Intestate Succession - Wills
The most common misunderstanding I hear from new estate planning clients is this: “I just don’t want the State to get it all.” It seems to be a widely held belief that if a person dies without a will, all their possessions and property pass to the State. While that outcome is possible under very specific circumstances, it is very rare.
Chapter 29 of the North Carolina General Statutes governs what is called “Intestate Succession.” Subject to certain exceptions like the statutory spousal years allowance, and property that is subject to a right of survivorship, etc., Chapter 29 provides a framework for determining what happens to a persons property if they die without a valid will or if their valid will. Let’s consider a few examples.
Example #1: If you are survived by a spouse but not by any children or lineal descendants of deceased children nor by your parents, all your property passes to your spouse.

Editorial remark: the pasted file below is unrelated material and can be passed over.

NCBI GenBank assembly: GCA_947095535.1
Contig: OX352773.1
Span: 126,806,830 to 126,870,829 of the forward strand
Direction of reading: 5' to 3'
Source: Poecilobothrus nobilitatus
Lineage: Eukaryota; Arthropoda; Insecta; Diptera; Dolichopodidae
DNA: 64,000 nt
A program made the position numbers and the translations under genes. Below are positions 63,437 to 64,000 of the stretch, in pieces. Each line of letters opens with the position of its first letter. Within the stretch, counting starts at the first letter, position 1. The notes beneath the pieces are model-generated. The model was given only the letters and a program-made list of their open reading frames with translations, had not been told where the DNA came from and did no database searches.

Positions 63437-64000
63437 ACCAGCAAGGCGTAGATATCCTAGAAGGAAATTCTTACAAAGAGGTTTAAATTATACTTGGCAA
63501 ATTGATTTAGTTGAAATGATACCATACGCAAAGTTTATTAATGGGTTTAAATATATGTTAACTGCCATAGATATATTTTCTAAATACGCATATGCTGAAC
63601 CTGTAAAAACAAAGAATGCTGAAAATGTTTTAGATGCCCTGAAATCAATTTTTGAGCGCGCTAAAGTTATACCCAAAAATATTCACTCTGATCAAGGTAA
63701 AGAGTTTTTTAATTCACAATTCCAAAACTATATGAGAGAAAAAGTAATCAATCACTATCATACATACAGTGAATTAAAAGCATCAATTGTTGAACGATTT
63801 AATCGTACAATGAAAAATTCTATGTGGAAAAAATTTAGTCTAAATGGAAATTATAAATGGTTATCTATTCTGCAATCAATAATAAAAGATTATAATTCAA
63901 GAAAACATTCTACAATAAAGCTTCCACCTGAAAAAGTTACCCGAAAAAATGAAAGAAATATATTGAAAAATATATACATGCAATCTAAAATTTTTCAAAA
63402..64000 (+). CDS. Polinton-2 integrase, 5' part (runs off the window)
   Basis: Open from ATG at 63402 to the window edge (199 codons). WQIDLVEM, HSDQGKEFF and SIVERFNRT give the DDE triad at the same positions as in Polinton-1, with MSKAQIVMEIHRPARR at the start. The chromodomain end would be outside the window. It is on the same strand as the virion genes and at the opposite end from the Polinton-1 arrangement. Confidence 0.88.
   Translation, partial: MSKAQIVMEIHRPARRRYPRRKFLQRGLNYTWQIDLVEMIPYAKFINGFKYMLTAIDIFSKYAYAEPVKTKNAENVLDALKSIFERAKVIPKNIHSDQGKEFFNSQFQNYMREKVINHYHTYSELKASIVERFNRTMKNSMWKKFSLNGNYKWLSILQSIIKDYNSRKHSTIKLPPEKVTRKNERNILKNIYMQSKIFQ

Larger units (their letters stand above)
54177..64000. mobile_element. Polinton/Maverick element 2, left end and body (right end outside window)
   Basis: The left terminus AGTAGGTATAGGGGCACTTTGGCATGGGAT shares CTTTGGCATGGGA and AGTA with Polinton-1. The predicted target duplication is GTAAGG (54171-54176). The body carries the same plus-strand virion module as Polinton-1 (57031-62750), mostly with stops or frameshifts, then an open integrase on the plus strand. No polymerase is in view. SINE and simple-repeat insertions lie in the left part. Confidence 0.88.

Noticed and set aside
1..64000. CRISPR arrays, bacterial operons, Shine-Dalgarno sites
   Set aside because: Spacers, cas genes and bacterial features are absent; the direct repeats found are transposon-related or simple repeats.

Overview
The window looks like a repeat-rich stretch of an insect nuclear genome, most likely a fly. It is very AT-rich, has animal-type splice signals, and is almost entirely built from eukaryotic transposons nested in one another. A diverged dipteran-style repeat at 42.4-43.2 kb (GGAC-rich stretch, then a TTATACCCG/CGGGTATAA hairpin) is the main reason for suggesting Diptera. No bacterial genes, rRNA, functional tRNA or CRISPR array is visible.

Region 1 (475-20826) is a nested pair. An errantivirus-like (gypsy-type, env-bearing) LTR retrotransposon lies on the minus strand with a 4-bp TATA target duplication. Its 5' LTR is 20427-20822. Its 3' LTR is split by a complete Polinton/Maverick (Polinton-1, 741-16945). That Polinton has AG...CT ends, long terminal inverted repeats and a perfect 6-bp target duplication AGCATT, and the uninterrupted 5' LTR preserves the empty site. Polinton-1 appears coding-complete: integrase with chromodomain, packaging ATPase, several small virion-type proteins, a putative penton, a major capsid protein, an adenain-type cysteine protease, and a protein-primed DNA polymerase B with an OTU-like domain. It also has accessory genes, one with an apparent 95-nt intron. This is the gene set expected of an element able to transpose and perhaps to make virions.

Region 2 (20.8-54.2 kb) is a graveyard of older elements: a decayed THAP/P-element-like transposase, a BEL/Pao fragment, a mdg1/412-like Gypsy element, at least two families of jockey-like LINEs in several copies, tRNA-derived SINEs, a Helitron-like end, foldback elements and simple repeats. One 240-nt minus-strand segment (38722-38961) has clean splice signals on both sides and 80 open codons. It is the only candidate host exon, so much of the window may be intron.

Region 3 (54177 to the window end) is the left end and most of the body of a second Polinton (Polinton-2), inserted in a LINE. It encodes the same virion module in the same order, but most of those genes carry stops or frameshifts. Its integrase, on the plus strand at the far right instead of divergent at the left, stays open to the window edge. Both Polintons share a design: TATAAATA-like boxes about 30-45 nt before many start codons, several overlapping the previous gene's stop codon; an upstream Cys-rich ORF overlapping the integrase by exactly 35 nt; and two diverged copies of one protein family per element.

Example #2: If you are survived by children but not a spouse, your property will be divided equally among your children.
Example #3: If you are survived by a spouse and only one child or the lineal descendants of one deceased child, your spouse is entitled to the first $60,000 of your personal property and they split your remaining property 50/50.
Example #4: Forgive me — this one gets a bit complex. If you are survived by a spouse and two or more children, or by a spouse and one child and the lineal descendants of one or more deceased children, or by a spouse and by the lineal descendants of two or more deceased children, your spouse is entitled to the first $60,000 of your personal property and your remaining property is divided between your spouse, who gets one-third (1/3), and your children who split two-thirds (2/3).
Further, if you die without a valid will and have no surviving spouse or children, Chapter 29 passes your property to any number of relatives, possibly including parents, or siblings, or nieces and nephews, and on down the line before your property would ever escheat to the State. Clear as mud, right?
If you have a loved one who passed away without a valid will and you aren’t sure where to turn, or if you have read this and think "I need a will!" please contact us to learn more.